This article was originally published by Mennonite World Review

How outward appearance matters

Mennonites can easily categorize the type of church another Mennonite comes from simply by their appearance. Do their wear a veil, a bonnet or a doily? Solid colors? Cape dresses? Ankle-length skirts? Pants? Two-layer tops? One suspender? Two suspenders? Or no suspenders? Did they arrive in a horse and buggy, an all-black vehicle, a 15-passenger van or a new car?

We often assume those more liberal than us are judging us as outdated, and those more conservative than us think we’re less spiritual.

(Perhaps we assume others are judging us because we are judging them.)

We all have an innate reaction to being judged by our outward appearance or the superficial. Thus, we can easily have the tendency to downplay the importance of appearance: “Submission is of the heart, so a literal covering is less important.” “It’s legalistic to have modesty standards that aren’t in the Bible.”

In most churches I’ve been a part of, I’ve been on the more conservative end. So it can be easy for me to say, “Who cares if you’re asked to change your covering size, hair length or skirt length if it blesses your brother in Christ? Your brother is just simply trying to live out the Bible and show his love to Jesus by his best interpretation of what the Bible means. Why not support him in that? Changing your clothing is such a minor inconvenience in comparison to some of the bigger issues the church is facing today. Why not celebrate your many similarities instead?”

Yet, occasionally, I find myself on the liberal end, asking, “How much should I adjust for someone else? How far should I go? Why do I wear this to visit this friend but not that one? Is it hypocritical to follow someone else’s conviction? Am I just trying to look good or fit in? I can’t spend my whole life trying to please other people.”

I was always taught (and firmly believe) that there are times when it is appropriate to sacrifice your preferences for another. Just because I don’t actually believe in a conviction doesn’t mean I should practice it so I’m not a “stumbling block to a weaker brother” (Romans 14). I was shocked when I talked with friends who viewed it as hypocritical to do something you didn’t believe in. To them, it was similar to the argument: “Do it to look good. What will others think?”

Does my appearance really matter?

1. It matters because it reflects my attitude.

Ultimately, only God and I know my motivations for what I wear. I can wear something more conservative to look more spiritual, and I can wear something more liberal out of selfishness.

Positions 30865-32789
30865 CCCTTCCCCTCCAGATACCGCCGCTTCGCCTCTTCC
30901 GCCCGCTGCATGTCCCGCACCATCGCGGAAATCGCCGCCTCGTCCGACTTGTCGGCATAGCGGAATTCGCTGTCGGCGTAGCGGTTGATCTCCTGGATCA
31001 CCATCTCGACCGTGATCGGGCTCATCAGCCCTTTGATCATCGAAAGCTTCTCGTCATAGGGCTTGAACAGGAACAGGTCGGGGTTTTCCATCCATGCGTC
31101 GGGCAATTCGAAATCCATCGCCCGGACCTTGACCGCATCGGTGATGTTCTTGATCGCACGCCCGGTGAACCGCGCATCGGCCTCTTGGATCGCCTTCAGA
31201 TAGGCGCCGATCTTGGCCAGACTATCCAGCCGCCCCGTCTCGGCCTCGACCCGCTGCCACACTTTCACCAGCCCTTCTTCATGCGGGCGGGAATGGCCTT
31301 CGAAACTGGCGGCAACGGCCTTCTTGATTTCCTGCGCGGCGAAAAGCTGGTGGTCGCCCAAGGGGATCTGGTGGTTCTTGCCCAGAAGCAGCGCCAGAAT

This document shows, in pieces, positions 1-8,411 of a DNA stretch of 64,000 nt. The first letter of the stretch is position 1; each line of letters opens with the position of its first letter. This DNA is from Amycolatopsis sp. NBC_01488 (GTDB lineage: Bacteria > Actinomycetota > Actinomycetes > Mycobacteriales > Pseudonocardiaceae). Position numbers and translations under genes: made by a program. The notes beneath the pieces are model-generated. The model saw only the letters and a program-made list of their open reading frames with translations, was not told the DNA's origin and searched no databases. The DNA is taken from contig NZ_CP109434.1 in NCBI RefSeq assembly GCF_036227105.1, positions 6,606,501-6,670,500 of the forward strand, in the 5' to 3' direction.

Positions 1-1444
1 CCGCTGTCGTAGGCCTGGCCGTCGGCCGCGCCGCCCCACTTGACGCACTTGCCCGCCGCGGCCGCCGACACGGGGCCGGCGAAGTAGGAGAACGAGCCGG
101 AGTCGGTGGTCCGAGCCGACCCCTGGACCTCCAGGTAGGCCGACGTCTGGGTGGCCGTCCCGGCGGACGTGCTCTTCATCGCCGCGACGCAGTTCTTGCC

But that doesn’t change the fact that I have motivations for wearing what I wear, and I am responsible to God for both my motivations and actions.

2. It matters because it encourages others.

Whether a guy appreciates that he doesn’t have be careful where he looks, or a girl is grateful that I’m not trying to compete with her in getting attention, or a stranger is amazed that I’m willing to stand out, others do notice what I wear and are affected — either positively or negatively.

In college, a friend was really bothered when I adjusted my modesty standards. At first, it really puzzled me how much it affected her. After all, it was my decision.

But I’ve come to understand that as human beings, we depend on each other. We struggle to look different from the world, and we need others who agree with us to encourage us. I certainly get a warm feeling whenever I see another covering, and a non-covering-wearer will just never understand how it is hard to be different in that way.

God urges us to sacrifice our rights for our siblings in Christ: “Be careful that this right of yours in no way becomes a stumbling block to the weak” (1 Cor. 8:9). “Everyone should look out not only for his own interests, but also for the interests of others” (Phil. 2:4). Sacrificing for others allows me to be more connected to the church.

3. It matters because God says it does.

When Jesus criticizes the Pharisees for extreme tithing without love, justice and mercy, he doesn’t tell them not to follow the details of the law. Instead he says, “You should do these things plus have the right attitude.” (Matt. 23:23 paraphrase). “Judge a tree by its fruit,” he states (Matt. 12:33 paraphrase).

God addresses our appearance (1 Tim. 2:9). Sure, he emphasizes the heart over the actual clothes. Yes, we will all probably apply those passages to our lives differently, but that doesn’t mean we don’t struggle with the passages. Just because the line is unclear doesn’t mean we don’t draw it in our lives.

Tabitha Driver is a Mennonite who loves glimpsing God’s goodness on the Eastern Shore of Virginia. She blogs at Life is a Metaphor, where this post first appeared.

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